“Manufacturing is well placed to fill the growth gap as the public sector plays a smaller role in our economy and make the investments in innovation and skills that will drive our economy forward and create new jobs.
But this will only happen if there is a genuine partnership with government that helps companies of all sizes and growth stages to overcome the barriers that they currently face to growth.
“Whilst the current attention on young businesses and start ups is helpful we must not ignore the wider benefits to the economy that larger companies bring. The UK doesn’t just need a handful of larger companies over the next decade; we need hundreds of them with the scale and muscle to tackle our economic challenges. Otherwise we risk placing a speed limit on our growth potential.” Peter Russell, head of manufacturing sector, RBS corporate and institutional banking, said:
“This report touches on a number of important issues that are shaping the UK’s manufacturing sector – both challenges and opportunities. What is clear is that manufacturing continues to make a significant contribution to the UK economy and is well placed to play an even greater role in a sustained economic recovery. We are committed to the sector and to providing finance in support of viable manufacturing companies that are looking to achieve the growth that will help the sector continue to thrive.”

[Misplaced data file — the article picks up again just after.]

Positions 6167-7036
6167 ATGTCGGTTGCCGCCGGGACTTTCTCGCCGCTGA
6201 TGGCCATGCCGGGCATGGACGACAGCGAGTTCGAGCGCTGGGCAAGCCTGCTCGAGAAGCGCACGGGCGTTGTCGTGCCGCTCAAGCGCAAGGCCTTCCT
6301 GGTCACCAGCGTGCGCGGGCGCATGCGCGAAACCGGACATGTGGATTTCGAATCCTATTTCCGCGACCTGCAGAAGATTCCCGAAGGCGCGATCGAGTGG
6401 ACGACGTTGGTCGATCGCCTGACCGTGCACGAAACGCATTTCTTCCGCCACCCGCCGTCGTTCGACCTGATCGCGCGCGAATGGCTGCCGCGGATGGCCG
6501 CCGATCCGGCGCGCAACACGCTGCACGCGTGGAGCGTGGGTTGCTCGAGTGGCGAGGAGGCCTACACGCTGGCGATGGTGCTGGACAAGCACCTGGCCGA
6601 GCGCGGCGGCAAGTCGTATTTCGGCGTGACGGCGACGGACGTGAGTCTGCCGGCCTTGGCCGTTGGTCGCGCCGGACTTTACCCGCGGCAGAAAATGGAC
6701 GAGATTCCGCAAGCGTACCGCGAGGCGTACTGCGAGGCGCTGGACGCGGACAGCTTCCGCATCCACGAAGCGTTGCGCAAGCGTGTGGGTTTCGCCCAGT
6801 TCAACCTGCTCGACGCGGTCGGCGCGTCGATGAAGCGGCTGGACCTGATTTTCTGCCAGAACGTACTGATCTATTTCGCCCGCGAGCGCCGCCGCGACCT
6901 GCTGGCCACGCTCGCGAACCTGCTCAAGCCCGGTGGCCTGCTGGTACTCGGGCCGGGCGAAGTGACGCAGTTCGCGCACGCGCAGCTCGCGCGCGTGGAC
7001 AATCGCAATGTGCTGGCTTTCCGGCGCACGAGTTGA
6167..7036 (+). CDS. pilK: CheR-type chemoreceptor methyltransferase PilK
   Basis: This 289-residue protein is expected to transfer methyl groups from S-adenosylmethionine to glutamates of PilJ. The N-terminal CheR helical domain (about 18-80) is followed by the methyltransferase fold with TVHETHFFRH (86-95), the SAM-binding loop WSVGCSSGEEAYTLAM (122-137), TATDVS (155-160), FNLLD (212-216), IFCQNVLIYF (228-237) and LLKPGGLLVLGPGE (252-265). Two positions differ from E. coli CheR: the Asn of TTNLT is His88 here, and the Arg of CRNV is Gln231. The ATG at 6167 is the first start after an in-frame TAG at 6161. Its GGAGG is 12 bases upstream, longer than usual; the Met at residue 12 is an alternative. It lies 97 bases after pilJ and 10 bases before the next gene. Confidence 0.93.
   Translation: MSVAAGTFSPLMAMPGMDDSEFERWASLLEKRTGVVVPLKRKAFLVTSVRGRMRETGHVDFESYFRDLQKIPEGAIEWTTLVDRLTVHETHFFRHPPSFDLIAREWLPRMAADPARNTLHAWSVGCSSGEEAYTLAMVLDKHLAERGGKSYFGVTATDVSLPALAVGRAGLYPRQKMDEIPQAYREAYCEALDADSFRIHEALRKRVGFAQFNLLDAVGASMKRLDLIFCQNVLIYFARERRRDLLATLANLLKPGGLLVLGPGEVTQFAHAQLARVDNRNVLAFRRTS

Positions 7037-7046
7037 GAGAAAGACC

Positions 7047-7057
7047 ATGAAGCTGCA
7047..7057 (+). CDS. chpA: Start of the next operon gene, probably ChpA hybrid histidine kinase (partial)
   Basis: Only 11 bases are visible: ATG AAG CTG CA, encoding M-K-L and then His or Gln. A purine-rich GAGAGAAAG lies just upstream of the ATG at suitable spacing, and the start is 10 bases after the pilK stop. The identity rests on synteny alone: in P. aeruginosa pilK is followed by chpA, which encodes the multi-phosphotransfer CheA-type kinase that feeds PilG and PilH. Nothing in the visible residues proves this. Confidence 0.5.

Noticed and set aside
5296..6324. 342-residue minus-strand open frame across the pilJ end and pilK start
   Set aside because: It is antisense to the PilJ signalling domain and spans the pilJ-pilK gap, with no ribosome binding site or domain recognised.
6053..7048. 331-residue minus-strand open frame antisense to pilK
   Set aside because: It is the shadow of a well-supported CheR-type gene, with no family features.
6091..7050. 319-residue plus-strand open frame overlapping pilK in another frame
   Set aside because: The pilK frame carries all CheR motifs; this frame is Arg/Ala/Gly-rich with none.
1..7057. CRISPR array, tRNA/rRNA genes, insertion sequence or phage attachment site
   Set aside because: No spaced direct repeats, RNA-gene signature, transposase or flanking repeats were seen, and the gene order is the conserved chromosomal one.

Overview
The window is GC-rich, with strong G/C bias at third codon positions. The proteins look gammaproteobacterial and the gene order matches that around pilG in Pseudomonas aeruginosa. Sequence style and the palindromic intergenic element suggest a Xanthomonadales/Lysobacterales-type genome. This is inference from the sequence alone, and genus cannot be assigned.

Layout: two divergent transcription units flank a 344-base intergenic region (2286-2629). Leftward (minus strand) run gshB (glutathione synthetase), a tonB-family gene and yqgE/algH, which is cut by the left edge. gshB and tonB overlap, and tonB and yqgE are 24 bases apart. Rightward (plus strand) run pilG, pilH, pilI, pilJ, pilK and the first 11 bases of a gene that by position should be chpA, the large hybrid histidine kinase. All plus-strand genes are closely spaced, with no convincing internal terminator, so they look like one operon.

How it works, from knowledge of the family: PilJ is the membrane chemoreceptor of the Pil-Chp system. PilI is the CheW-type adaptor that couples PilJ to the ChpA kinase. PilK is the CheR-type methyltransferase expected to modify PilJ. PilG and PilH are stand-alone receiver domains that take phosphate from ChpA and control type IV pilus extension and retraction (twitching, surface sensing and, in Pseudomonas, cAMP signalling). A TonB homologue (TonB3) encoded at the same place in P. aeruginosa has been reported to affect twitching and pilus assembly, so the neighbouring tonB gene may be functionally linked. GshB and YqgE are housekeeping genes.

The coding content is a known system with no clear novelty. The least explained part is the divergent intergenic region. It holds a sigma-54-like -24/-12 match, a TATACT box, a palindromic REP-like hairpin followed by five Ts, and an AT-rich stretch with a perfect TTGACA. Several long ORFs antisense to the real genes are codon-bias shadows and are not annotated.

In particular, the report shows large companies are at the heart of collaboration up and down the supply chain and driving new product development. They also make wider investments in areas such as skills that benefit the economy as whole. However, new analysis shows the UK has fewer numbers than its competitors which puts the UK economy at risk of missing out on the wide benefits they bring.